Starlight Children's Foundation

From Wikipedia, the free encyclopedia
Jump to: navigation, search
Starlight Children's Foundation
Motto Starlight Children's Foundation brightens the lives of seriously ill children.[1]
Formation 1982
Type Non-profit organization
Purpose Children's charity
Headquarters Los Angeles, California
Region served
USA
Website www.starlight.org

Starlight Children’s Foundation, founded in 1982, is a nonprofit organization whose mission is to brighten the lives of seriously ill children and their families.

Starlight programs offer entertainment, education and technology to critically, chronically and terminally ill children. These programs are provided directly to children through Starlight’s network of more than 800 children’s hospitals and other community health partners throughout North America. Starlight’s US operations are based in Los Angeles, California.[2] The charity has provided support to more than 60 million children in the US, Canada, Australia and the UK where it has additional office locations and programs.[3]

Starlight in the US has several proprietary programs, including Starlight Brave Gowns which are brightly-colored gowns that make sick kids feel like superstars, and Starlight Sites which are kid-friendly indoor and outdoor hospital rooms, gardens and treatment facilities that provide kids and families a safe and relaxing place.[4]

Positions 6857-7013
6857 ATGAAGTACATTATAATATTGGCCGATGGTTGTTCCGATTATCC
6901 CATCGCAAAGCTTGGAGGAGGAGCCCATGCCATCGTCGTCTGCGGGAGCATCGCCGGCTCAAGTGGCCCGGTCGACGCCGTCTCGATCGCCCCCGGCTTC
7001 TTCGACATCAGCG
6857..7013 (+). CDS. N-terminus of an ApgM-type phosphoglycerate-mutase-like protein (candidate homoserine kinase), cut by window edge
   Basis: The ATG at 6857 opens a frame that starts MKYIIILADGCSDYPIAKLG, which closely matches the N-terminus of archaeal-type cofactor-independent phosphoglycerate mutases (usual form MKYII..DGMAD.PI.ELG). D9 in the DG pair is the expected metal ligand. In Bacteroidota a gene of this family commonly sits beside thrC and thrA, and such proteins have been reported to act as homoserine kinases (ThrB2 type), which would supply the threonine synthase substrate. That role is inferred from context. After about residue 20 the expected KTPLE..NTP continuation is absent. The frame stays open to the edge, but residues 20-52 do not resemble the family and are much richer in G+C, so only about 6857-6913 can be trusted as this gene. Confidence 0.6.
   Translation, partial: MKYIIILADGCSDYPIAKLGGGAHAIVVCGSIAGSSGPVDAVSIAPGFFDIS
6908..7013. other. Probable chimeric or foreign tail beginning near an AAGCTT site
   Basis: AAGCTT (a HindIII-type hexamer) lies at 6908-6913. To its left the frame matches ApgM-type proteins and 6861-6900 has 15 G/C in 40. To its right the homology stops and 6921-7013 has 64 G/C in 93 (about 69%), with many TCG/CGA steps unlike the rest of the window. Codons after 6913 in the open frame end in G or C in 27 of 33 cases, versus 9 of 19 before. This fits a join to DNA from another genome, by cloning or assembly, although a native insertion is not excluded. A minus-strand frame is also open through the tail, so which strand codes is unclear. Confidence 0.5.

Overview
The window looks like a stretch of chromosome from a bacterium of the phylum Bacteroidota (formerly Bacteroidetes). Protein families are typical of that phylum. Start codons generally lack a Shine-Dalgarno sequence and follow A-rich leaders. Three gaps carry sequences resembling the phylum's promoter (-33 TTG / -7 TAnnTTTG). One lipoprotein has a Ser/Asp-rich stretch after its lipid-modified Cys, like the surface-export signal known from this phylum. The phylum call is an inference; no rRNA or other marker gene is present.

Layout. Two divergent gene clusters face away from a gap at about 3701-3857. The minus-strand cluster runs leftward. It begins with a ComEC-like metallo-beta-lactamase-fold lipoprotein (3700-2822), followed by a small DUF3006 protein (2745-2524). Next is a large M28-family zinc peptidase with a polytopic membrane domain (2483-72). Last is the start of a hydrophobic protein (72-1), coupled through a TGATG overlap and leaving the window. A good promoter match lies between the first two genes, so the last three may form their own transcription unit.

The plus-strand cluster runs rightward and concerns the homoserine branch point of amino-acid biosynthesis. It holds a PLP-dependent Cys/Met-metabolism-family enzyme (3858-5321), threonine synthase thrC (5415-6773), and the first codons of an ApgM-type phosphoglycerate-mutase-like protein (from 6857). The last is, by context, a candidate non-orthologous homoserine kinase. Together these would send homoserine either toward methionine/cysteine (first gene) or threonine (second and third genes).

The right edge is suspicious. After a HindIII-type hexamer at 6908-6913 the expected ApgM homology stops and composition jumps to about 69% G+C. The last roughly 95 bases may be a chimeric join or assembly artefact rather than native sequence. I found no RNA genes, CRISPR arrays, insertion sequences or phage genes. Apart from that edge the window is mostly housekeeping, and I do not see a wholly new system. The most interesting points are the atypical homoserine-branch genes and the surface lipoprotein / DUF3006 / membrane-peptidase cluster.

History[edit]

Starlight Children's Foundation was founded in 1982 by Peter Samuelson and Emma Samms, who was inspired by her brother's death, at age 8, from aplastic anemia.[2] Steven Spielberg serves as the organization’s Chairman Emeritus. From 2010-2015, Jacquie Hart was recruited as CEO.[3] Starlight's current CEO is Christopher Helfrich who assumed leadership on Nov. 1, 2016. Helfrich spent five years at the UN Foundation at the helm of Nothing But Nets, the world’s largest global, grassroots campaign to defeat malaria.[4]

Programs[edit]

Starlight focuses on brightening the lives of seriously ill children through a number of programs such as Starlight Fun Centers, Star Visits, Starlight Sites and Starlight Brave Gowns.

Starlight Brave Gowns[edit]

Launched November 2016, Starlight Brave Gowns are high-quality, comfortable and brightly colored hospital gowns that replace unattractive, uncomfortable and embarrassing hospital garments.[5] Michaels, North America’s largest arts and crafts specialty retailer is Starlight's launch partner and designed the first 10 inaugural gowns as well as donated 10,000 initial gowns. Originally conceived by entrepreneur and philanthropist Summer Germann to honor her 10-year-old brother who died from pediatric cancer in 2002, Starlight Brave Gowns are made for boys and girls ages 2 through 12. Made in the USA, the gowns are manufactured to meet strict hospital infection and safety protocols, and are specially designed to allow for easy access to heart monitors as well as IVs on both sleeves.[5]